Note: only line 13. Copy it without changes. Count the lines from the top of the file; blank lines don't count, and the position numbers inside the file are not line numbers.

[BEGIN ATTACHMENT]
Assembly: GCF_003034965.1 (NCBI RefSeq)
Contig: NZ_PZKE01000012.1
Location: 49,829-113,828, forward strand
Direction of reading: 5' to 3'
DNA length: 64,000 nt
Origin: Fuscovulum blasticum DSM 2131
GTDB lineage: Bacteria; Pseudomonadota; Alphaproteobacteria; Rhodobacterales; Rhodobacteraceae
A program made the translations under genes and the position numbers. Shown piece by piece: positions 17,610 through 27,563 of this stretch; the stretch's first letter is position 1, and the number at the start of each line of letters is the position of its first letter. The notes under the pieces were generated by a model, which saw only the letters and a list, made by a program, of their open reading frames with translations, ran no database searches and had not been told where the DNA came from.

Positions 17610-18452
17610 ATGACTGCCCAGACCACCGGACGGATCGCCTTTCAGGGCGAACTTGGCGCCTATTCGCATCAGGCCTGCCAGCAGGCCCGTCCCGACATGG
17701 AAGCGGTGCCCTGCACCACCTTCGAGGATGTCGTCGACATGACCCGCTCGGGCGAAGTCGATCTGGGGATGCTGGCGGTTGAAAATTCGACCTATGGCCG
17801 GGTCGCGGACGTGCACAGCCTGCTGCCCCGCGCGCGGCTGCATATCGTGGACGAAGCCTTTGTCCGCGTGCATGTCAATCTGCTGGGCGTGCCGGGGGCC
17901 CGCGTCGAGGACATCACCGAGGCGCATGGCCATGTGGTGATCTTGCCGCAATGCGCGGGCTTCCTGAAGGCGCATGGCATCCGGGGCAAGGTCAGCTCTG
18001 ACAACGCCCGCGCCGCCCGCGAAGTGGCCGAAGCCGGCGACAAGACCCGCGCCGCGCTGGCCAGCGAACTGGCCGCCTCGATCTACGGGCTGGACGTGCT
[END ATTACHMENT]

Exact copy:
17901 CGCGTCGAGGACATCACCGAGGCGCATGGCCATGTGGTGATCTTGCCGCAATGCGCGGGCTTCCTGAAGGCGCATGGCATCCGGGGCAAGGTCAGCTCTG